This Bougainvillea glabra group is the group of the triplet flower that can really use a winter break to gather enough strength for a new bloom. You force the plant to take this break by moving it to winter quarters with appropriate conditions. In the case of climbing bougainvillea, this means first of all to ensure that the trellis is located directly in the bucket or that it is removable and transportable.

Otherwise, moving in the bucket is not a problem, and with bougainvilleas that are allowed to grow in the garden soil in summer, there is a trick that makes things easier: you put your triplet flower in a pot in the ground that you can dig up for the winter. So you don’t have to worry about damaging the roots when digging up the triple flower, the plant can react immediately to the new environmental conditions in the winter quarters and does not have to “start up” again to repair the roots.

The plants are now placed in the brightest possible place for the winter with temperatures between at least 3 and at most 10 to 12 degrees. B. optimal. In various articles on plant overwintering you will read slightly different temperature information, because the exact number of degrees is really not important. It is more important that the triple flower does not freeze to death by accident, because the temperature immediately falls into the minus range if the frost monitor suffers a faulty switching. Or on the other hand, it starts to drift in the middle of winter, because the winter garden is heated for a few days in between for a big party.

In these winter quarters, the root area will only be kept slightly moist, the roots of a bougainvillea are quite sensitive anyway, and they do not like waterlogging at all. However, if you allowed the soil to dry out completely, the triple flower would lose all of its leaves, which would delay bud formation and therefore flowering in spring. In the best case scenario, the plant will now shed part of its leaves, photosynthesis will be reduced and it will go into hibernation.

If you water just a little too little and the bougainvillea loses all of its leaves, you must expect poor flowering in the next season, but this behavior has another advantage: if a plant has lost its leaves, photosynthesis can no longer take place Such a plant can then be overwintered in a dark room, the temperature of which should be around 5 degrees. In this case, the triple flower is almost no longer watered.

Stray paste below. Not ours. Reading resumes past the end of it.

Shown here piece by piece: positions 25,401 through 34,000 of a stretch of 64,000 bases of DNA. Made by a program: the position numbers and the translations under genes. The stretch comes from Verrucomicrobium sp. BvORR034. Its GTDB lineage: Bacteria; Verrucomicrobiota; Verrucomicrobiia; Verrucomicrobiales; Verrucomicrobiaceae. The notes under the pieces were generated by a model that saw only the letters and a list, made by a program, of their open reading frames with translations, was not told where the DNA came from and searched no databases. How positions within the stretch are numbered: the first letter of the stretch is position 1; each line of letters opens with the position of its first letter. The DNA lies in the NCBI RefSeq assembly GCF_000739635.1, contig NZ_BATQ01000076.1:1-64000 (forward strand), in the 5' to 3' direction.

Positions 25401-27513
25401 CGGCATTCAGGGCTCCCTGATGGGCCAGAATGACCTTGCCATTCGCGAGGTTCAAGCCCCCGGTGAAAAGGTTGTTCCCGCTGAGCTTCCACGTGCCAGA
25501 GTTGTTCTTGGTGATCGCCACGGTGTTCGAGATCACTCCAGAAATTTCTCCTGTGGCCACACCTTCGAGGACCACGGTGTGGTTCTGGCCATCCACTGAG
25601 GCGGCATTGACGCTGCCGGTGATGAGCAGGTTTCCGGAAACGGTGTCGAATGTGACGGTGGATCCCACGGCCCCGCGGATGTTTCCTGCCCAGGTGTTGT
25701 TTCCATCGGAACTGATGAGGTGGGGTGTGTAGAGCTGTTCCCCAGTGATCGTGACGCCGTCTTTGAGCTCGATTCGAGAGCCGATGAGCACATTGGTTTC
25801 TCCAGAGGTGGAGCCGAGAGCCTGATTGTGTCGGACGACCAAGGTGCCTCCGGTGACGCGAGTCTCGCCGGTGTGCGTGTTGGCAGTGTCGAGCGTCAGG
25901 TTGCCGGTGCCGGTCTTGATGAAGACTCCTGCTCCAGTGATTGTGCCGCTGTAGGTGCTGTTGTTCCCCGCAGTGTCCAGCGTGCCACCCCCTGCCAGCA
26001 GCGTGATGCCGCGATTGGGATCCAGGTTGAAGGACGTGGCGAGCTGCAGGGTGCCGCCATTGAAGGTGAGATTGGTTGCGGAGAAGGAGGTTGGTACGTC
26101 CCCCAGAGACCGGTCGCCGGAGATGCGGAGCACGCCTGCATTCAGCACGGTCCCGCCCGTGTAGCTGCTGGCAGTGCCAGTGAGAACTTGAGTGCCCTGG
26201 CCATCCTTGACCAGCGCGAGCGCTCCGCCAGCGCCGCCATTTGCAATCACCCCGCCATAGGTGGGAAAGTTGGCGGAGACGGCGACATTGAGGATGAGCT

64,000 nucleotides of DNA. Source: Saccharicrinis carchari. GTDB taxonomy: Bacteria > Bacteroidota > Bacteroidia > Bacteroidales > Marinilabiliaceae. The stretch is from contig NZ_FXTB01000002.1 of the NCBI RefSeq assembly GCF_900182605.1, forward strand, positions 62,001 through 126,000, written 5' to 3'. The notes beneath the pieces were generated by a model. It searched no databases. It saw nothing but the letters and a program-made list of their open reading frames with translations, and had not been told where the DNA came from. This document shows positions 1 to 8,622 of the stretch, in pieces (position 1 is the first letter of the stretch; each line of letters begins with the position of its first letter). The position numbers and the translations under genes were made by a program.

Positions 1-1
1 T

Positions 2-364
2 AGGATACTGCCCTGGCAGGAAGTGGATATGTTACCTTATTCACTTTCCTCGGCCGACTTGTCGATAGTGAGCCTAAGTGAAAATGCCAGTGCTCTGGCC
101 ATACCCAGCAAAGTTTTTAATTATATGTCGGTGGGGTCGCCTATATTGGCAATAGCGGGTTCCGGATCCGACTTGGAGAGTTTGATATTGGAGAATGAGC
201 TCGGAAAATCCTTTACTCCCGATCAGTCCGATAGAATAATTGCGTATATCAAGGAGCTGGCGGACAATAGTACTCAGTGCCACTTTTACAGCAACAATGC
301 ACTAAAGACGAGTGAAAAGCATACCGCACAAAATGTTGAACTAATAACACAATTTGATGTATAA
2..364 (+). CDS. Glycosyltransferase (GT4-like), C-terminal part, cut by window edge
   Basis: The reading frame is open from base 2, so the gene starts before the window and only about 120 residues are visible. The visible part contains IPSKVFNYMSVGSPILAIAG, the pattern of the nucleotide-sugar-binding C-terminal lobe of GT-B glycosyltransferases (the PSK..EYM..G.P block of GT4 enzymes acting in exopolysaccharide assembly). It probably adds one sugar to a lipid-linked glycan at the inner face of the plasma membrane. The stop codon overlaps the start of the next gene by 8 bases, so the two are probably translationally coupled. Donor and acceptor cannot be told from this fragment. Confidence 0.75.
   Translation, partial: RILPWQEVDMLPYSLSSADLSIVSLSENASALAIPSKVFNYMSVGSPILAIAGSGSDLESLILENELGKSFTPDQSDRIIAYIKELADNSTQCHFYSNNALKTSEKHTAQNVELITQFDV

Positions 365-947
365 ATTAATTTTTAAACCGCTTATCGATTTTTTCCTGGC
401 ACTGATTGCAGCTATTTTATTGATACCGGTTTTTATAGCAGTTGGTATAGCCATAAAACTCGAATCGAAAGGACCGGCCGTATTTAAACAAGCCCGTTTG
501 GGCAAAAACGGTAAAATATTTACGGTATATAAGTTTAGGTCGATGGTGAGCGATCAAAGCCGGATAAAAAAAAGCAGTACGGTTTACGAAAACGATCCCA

The third, least beneficial option is to overwinter in a warm house, which in our climate usually means that the triple flower will not develop any or only a few flowers in the next season.

Wintering of the Bougainvillea glabra group

Summer here is far too short not only for us, but also for a bougainvillea, and the development of flowers depends on whether it can be reconciled with our summer. This includes first of all moving the triplet flower from its winter quarters to an even lighter and definitely warmer location as early as possible so that it starts to develop as early as possible. It will start developing flowers as soon as you can offer it a sunny spot where it can permanently receive a warmth of at least 15, 16 degrees, which can be the case as early as the end of February, depending on the region. If shoots have developed in winter, now is the time to remove them; only the spring shoots will bloom, whose development you stimulate now.

From this point in time, the triple flower gets more water and the first nutrients, the supply is increased evenly as the shoots increase in growth. There is only one thing you should be careful of: putting the bougainvillea outside too early, if it is accidentally exposed to even a surprising post-frost, that could be the end of it. If you have the opportunity, strength or the strong man by hand, you are welcome to place the triple flower on the sunny and sheltered terrace on beautiful early spring days. But you should be prepared to move them back to the shelter at any time until after the ice saints at the end of May. After the ice saints she can finally go outside, now there are no longer any night frosts to fear, even in the coldest regions of Germany.